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Everett Miller
Everett Miller

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Throughout history, lullabies have been used to help children sleep, and today, with the increasing accessibility of recorded music, many people report listening to music as a tool to improve sleep. Nevertheless, we know very little about this common human habit. In this study, we elucidated the characteristics of music associated with sleep by extracting audio features from a large number of tracks (N = 225,626) retrieved from sleep playlists at the global streaming platform Spotify. Compared to music in general, we found that sleep music was softer and slower; it was more often instrumental (i.e. without lyrics) and played on acoustic instruments. Yet, a large amount of variation was present in sleep music, which clustered into six distinct subgroups. Strikingly, three of the subgroups included popular tracks that were faster, louder, and more energetic than average sleep music. The findings reveal previously unknown aspects of the audio features of sleep music and highlight the individual variation in the choice of music used for sleep. By using digital traces, we were able to determine the universal and subgroup characteristics of sleep music in a unique, global dataset, advancing our understanding of how humans use music to regulate their behaviour in everyday life.

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In order to paint a better picture of the music present in the Sleep Playlist Dataset, we reduced the many genres tags that each track is assigned by Spotify to one single genre from the list in Table 2. The most popular genre was sleep, followed by pop, ambient and lo-fi (Table 4). 45,993 tracks had unknown genres and 15,816 tracks were unable to be categorised and corresponded to 789 sub-genres. However, as the most prevalent uncategorised sub-genre only has 817 counts, none of the uncategorised sub-genres would appear in the top 20 genres present in the Sleep Playlist Dataset.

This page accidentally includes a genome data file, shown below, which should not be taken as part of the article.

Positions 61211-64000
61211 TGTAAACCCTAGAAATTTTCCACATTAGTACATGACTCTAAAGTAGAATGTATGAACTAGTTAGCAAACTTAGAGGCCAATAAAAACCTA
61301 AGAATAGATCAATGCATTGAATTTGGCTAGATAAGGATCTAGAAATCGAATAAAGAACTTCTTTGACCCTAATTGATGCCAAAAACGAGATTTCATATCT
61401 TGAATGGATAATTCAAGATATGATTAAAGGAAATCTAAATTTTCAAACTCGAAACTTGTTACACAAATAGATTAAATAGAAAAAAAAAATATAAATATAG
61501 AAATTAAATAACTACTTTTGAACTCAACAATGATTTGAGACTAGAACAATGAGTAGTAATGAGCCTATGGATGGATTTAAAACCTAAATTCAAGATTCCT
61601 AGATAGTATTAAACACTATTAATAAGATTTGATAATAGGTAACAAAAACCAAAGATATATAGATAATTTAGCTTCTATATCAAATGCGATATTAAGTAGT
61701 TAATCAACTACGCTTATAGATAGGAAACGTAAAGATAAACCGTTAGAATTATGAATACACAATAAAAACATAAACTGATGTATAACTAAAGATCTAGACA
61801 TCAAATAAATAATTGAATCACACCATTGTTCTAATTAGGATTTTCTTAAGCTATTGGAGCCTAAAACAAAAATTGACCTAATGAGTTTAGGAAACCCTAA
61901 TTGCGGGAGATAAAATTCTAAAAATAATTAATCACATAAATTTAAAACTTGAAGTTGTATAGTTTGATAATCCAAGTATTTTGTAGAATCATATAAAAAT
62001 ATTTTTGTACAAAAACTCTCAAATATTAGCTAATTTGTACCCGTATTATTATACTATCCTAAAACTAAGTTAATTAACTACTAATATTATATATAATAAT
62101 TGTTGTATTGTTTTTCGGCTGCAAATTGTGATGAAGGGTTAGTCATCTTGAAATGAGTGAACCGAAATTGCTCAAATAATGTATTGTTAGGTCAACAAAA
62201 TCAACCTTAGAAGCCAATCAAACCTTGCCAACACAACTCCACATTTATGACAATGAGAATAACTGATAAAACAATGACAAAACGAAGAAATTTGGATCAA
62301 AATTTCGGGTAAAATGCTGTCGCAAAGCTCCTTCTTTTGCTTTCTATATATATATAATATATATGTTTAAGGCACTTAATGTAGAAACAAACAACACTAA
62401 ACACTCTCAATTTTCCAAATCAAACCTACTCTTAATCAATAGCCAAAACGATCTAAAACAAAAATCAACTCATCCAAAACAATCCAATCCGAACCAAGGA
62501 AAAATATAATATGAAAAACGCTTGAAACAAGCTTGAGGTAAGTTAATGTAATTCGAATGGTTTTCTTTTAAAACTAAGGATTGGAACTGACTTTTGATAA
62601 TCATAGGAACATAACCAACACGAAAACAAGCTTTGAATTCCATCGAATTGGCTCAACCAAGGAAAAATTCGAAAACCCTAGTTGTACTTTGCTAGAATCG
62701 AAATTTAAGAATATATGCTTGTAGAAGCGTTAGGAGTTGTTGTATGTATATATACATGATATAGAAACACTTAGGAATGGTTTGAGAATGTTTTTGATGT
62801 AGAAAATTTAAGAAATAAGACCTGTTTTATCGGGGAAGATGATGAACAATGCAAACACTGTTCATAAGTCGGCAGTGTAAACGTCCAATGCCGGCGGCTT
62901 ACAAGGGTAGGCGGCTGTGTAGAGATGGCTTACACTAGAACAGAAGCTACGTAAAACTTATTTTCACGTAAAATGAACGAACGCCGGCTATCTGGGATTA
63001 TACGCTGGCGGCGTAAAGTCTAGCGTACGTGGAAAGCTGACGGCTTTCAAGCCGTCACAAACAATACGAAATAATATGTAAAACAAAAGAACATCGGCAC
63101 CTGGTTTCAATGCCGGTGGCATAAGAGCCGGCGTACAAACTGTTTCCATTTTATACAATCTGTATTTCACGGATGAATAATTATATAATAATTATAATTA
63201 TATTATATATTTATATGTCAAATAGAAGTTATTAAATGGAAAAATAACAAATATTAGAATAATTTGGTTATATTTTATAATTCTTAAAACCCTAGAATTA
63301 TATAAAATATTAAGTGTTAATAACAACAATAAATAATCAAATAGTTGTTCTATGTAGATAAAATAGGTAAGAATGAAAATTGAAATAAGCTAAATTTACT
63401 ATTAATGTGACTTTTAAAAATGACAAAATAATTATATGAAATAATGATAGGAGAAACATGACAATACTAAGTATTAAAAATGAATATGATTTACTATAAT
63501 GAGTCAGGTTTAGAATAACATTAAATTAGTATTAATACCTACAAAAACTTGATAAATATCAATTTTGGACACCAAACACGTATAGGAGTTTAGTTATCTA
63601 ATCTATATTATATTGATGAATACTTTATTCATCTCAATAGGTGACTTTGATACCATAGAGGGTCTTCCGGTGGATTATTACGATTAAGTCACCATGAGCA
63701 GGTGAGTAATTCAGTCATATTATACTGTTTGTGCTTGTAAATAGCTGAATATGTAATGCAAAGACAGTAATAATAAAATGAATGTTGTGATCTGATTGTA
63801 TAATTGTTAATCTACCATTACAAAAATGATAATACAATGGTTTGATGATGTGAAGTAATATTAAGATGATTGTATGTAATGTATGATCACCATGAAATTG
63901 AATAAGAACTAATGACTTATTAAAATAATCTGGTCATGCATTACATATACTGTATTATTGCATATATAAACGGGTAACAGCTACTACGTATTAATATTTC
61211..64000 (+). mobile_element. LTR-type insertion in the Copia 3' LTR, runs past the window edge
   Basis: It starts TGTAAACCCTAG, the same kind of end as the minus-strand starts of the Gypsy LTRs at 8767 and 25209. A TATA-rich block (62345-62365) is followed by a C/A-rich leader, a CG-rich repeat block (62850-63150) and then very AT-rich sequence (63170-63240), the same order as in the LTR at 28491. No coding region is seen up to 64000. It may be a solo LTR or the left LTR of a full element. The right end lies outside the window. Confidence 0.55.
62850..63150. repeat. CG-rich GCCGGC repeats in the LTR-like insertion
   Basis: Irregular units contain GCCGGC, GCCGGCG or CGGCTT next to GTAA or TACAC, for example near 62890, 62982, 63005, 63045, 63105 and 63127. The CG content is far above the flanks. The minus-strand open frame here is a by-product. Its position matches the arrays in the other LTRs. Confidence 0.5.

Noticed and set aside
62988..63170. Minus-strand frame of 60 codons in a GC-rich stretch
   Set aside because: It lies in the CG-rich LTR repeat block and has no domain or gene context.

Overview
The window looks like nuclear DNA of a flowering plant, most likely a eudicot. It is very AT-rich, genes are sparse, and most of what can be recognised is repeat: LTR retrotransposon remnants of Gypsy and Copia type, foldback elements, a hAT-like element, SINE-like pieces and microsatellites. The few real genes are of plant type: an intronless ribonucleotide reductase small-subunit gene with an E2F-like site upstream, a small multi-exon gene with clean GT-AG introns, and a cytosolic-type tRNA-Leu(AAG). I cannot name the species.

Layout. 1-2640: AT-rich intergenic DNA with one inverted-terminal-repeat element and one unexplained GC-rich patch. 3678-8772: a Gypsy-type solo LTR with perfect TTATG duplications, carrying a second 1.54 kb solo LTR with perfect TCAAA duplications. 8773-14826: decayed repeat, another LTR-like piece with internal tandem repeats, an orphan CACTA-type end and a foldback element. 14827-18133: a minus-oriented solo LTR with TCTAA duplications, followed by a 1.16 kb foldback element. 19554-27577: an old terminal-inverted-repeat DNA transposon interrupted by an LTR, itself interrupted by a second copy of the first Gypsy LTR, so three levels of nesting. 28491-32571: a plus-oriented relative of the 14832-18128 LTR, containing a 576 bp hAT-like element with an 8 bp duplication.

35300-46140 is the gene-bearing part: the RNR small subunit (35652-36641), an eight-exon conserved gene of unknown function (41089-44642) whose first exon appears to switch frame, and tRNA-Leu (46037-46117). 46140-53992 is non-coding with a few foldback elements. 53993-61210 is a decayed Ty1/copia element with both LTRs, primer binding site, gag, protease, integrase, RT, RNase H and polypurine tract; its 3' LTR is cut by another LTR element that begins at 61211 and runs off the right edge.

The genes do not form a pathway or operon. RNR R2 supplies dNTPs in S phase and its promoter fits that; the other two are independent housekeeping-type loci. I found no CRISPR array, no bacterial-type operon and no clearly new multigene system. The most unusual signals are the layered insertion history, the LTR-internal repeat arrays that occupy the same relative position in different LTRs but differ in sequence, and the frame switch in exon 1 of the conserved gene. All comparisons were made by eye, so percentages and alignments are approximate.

Overall, the results of this study clearly highlight the variation within sleep music, and the need to move beyond genre descriptions towards more specific analyses of the audio features of the music. These results can help inform the choice of music for clinical studies, music therapy or personal use. Previously, some clinical trials have used researcher-selected music [56] while others have given participants a choice among pre-selected playlists [57]. So far, it is not clear to which degree the choice of music has an impact on the effect on sleep [58, 59].

The initial Hardcore playlist will feature a mix of traditional modes with the classic ruleset veterans of the franchise are familiar with, including decreased health that cannot be replenished outside of Stim shots, as well as a limited HUD. 041b061a72


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